HCFA in 1999 hired a new national contractor to streamline efforts to ensure that Medicare does not pay health-care claims that are the responsibility of private insurance companies. The contract uses private-sector expertise to build on the roughly $3 billion Medicare saves each year by ensuring that private insurance companies pay their share of beneficiaries' health-care bills. By consolidating these efforts into a single contract, Medicare expects to increase its savings while improving service to beneficiaries, providers and insurers.
Improving Health Care Industry Compliance. The HHS Office of the Inspector General has issued compliance program guidance for hospitals to assist in developing measures to combat fraud and abuse in the hospital industry. In addition, the OIG released guidelines identifying steps for clinical laboratories, hospitals, home health agencies, and third-party billers to undertake to improve adherence to Medicare and Medicaid statutes, regulations, and program directives. The guidelines are part of the Inspector General's continuing efforts to work with health care providers to promote voluntary compliance with the applicable statutes, regulations, and program requirements pertaining to federal and other health care programs. In addition, the OIG has issued fraud alerts, advisory opinions and other guidance as part of an ongoing effort to promote the highest level of ethical and lawful conduct by the health care industry.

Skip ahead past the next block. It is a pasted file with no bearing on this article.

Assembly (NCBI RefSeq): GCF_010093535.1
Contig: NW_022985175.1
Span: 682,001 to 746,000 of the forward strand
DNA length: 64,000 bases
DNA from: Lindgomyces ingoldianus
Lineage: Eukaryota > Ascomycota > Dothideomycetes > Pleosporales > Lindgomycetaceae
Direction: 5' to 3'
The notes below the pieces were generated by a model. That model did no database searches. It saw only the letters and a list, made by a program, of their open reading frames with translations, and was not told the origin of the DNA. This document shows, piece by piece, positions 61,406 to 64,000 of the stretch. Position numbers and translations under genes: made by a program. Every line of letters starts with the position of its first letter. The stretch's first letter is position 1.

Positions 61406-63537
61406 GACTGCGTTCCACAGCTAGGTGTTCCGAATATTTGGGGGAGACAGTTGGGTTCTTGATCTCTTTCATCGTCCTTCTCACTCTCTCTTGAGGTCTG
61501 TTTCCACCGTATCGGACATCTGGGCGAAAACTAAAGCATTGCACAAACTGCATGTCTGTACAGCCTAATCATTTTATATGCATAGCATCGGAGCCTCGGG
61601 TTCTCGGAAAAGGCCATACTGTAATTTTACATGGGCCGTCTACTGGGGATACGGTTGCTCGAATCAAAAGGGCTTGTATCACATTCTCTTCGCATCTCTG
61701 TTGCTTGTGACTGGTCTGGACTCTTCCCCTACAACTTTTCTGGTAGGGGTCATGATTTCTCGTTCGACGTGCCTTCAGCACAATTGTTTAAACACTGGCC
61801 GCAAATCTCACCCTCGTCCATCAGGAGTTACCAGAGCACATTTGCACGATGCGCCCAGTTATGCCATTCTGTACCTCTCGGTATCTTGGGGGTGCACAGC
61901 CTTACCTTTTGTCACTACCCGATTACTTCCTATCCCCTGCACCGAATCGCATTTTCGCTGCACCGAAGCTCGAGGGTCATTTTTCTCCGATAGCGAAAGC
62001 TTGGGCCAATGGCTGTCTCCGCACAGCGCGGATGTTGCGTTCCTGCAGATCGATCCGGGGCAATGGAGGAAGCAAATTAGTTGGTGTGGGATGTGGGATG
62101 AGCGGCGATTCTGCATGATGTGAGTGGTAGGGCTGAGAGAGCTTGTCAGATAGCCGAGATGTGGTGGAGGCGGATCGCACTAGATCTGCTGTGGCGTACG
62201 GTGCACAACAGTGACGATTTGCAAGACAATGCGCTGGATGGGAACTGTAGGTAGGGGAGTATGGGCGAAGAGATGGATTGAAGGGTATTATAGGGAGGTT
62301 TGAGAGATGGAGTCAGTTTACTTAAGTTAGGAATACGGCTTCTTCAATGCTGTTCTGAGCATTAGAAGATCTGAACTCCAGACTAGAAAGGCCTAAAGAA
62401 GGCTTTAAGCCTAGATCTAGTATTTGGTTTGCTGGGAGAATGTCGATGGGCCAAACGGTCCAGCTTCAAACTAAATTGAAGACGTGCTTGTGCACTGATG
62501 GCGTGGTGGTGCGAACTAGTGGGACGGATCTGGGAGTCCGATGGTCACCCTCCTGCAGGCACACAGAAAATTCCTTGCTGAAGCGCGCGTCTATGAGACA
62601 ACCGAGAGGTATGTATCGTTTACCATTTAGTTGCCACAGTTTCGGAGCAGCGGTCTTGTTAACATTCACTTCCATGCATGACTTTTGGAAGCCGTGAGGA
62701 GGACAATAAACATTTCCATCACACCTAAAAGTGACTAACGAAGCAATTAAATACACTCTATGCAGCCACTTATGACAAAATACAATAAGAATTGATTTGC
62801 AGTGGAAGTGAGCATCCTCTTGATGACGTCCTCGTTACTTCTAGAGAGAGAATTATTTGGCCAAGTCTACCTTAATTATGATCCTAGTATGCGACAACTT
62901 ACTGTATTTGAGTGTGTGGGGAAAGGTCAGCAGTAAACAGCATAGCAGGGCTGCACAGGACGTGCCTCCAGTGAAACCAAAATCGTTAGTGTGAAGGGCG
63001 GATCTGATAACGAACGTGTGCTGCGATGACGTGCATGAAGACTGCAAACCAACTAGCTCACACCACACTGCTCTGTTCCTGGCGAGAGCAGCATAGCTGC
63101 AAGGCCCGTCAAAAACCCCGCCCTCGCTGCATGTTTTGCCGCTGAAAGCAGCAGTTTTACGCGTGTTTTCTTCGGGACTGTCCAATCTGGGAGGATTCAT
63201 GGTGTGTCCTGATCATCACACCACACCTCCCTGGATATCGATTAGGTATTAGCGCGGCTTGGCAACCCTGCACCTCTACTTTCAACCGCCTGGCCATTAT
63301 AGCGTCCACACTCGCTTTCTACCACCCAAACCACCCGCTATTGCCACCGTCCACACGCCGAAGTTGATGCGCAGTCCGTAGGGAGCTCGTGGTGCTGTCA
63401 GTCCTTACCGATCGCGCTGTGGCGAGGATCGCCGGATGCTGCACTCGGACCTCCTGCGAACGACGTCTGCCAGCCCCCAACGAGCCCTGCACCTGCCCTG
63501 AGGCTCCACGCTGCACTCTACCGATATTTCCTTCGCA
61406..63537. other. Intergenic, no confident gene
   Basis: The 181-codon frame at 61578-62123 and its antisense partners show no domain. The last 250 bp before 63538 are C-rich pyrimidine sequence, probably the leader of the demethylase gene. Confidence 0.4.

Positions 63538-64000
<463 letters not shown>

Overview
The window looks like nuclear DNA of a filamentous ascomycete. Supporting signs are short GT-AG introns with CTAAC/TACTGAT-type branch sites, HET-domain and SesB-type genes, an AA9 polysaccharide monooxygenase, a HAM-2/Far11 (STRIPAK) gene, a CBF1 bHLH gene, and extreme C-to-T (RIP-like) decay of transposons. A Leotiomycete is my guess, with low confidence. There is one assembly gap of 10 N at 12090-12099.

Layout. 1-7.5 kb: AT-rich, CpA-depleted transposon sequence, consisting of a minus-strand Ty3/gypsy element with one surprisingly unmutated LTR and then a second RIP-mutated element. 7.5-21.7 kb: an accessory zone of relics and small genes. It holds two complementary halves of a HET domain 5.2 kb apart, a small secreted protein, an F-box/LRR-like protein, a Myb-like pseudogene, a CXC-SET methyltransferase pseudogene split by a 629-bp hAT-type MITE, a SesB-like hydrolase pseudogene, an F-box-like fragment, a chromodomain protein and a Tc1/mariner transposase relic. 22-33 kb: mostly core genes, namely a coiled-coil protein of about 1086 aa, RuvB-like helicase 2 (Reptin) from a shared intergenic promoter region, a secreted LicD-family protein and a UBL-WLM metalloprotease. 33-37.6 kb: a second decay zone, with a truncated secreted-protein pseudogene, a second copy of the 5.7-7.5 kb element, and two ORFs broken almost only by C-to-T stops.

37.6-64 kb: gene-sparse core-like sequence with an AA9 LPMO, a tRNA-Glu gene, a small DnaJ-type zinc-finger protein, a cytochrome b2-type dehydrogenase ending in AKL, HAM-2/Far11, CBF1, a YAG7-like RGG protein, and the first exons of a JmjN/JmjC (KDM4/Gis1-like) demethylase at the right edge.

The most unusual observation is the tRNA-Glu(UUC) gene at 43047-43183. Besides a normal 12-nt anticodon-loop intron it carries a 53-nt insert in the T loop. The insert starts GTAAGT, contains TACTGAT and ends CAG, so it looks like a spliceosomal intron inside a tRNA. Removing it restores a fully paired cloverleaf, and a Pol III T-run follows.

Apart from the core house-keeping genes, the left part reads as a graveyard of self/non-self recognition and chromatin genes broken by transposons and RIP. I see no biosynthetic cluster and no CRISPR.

Correct Coding Initiative. In 1994, HCFA began the Correct Coding Initiative by awarding a contract for the development of correct coding policy for all physician billing codes referred to as current procedural terminology (CPT) codes. Implemented in 1996, this enhanced pre-payment, control and associated software update resulted in $215 million in savings in FY 1997.
Substantive Claims Testing. HCFA is now working to develop a substantive testing process to help determine not only whether claims are paid properly, but also whether services are actually rendered and medically necessary.